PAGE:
- GODFREE, Bruce Lyle PAC 1913-1915
- GODLEE, John PAC 1903-1908
- HAWKES, Owen Centennius PAC 1901-1902
- HEWISH, Thomas Andrew PAC 1904-1905
- KELLY, Hugh Craine PAC 1906-1910
- OLDHAM, Edward Castle PAC 1891-1891
- PEARCE, Laurence Edmonds PAC 1913-1913
- ROBERTS, Gerald Earnshaw PAC 1905-1910
The new bronze name tablets were unveiled by His Excellency, Hon Hieu Van Le AC, Governor of South Australia. Other dignitaries present were The Honourable Steven Marshall MP, Premier of South Australia, Mr. Peter Malinauskas, Leader of the Opposition, Lieutenant Colonel Guy Molten, Australian Army, Commander Andy Burnett, Royal Australian Navy, Group Captain Gregory Weller, Royal Air Force, Mr. Bronson Horan State RSL SA, Past Presidents and Members of the St Peters RSL, family members and descendants of the St Peters Heroes, Elected Members of the City of Norwood Payneham and St Peters including Mario Barone CEO and David Cree, Treasurer of SPRA and St Peters Heroes Memorial Project Coordinator. Headmaster, Bradley Fenner, attended representing PAC as well as St Peters College Headmaster Tim Browning, plus others.
Treasurer of SPRA and St Peters Heroes Memorial Project Coordinator, David Cree, gave a rousing speech at the unveiling event including the following highlights about our PAC man, Edward OLDHAM;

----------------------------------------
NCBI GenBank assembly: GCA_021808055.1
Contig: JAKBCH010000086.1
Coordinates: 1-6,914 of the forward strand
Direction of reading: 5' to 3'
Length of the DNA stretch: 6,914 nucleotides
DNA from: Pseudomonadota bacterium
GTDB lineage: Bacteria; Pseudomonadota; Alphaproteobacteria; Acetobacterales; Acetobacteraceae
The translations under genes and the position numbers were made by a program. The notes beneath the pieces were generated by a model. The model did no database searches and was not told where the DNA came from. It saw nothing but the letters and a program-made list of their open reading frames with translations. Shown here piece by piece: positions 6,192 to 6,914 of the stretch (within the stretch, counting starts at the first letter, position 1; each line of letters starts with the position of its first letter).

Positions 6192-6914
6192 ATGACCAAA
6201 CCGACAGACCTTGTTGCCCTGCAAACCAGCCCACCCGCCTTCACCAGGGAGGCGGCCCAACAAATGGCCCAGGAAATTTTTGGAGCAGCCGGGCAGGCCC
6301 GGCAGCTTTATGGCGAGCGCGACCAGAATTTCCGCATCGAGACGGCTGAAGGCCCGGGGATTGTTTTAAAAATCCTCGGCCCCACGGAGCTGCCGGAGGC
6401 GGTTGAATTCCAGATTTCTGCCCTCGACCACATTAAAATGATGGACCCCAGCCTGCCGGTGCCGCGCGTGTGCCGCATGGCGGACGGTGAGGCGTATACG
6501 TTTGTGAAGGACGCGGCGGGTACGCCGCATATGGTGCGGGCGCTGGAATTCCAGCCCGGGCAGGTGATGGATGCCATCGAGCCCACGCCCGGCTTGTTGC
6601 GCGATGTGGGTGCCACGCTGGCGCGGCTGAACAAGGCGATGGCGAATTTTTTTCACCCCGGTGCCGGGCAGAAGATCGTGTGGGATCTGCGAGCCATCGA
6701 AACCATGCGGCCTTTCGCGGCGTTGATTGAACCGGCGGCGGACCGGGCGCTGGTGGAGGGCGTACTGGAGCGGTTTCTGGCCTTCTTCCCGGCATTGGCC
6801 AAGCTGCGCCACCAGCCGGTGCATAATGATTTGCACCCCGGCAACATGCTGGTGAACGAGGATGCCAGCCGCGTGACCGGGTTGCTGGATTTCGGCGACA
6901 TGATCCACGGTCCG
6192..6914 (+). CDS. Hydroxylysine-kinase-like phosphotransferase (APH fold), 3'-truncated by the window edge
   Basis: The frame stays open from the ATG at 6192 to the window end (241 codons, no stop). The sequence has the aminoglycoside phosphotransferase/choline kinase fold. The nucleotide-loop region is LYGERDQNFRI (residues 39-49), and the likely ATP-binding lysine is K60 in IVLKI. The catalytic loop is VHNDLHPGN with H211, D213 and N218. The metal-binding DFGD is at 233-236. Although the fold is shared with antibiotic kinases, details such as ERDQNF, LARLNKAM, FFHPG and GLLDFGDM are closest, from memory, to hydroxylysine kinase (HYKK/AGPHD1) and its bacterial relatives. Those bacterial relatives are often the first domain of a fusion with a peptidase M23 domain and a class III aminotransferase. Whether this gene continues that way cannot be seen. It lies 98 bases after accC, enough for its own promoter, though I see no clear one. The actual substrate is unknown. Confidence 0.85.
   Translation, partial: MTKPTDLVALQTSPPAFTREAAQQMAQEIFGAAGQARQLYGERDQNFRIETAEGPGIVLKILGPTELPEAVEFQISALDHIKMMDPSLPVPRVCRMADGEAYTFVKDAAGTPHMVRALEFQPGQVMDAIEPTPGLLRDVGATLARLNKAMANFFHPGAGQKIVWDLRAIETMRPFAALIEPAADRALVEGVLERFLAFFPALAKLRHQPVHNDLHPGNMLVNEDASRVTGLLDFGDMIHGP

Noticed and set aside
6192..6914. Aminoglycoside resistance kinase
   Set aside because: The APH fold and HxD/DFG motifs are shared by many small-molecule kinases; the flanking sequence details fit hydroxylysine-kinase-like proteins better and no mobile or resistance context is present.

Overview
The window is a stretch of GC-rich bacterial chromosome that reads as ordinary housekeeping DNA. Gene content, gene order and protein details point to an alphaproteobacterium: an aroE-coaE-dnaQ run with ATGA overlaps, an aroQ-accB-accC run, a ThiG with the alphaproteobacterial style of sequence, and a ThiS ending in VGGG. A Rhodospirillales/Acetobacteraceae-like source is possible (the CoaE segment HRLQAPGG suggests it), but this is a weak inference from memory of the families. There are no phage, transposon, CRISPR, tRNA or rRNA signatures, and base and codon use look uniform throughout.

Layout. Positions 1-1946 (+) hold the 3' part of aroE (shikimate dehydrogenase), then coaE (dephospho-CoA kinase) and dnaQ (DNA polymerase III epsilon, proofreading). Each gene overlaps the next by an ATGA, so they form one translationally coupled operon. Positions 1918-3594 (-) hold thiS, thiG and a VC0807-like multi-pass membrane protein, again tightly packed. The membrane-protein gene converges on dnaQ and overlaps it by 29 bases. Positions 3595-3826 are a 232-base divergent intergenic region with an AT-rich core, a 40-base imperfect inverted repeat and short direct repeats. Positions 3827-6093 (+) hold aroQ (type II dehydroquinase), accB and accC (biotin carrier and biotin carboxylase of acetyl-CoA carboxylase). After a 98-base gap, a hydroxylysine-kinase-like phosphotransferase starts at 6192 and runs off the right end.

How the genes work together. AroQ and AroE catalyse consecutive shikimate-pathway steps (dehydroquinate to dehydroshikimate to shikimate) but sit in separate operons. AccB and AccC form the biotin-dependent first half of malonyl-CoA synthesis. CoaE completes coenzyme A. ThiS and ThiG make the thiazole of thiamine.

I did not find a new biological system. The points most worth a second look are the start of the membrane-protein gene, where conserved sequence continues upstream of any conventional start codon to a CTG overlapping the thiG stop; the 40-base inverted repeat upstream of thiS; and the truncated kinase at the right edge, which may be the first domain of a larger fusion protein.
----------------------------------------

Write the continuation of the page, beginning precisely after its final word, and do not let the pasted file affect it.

“Edward Castle Oldham attended Prince Alfred College for the year of 1891. He was one of many pairs (or more) of brothers to be killed. An army officer since 1904, he had been the Area Officer for the St Peters District. The Oldham family home was off Hackney Road and fronted what is now the main entrance into St Peters College. After his marriage he & his wife lived on Bakewell Road, Evandale.
Edward Oldham was one of the first officers appointed to the South Australian-raised 10th Battalion which was in the first wave of troops ashore before dawn on the 25 April, 1915. Major Edward Oldham was one of the Company Commanders and was shot later that day while directing his troops near Lone Pine. His brother, Dudley Castle Oldham, went to South Africa with the first South Australian Contingent in 1899. When the Boer War ended, Dudley remained in South Africa, married and settled in the Transvaal. When war came again, he joined the South African Infantry and died of wounds in April 1917. Both the Oldham brothers were 38 years of age when they died.”
According to the PAC Archives, PAC Series 638/1, we hold the WW1 First Australian Imperial Force service dossier of Edward C. Oldham. Edward Oldham’s grave is at the Beach Cemetery in Gallipoli at the southern point of Anzac Cove, Grave 7 XI, 25 April 1915.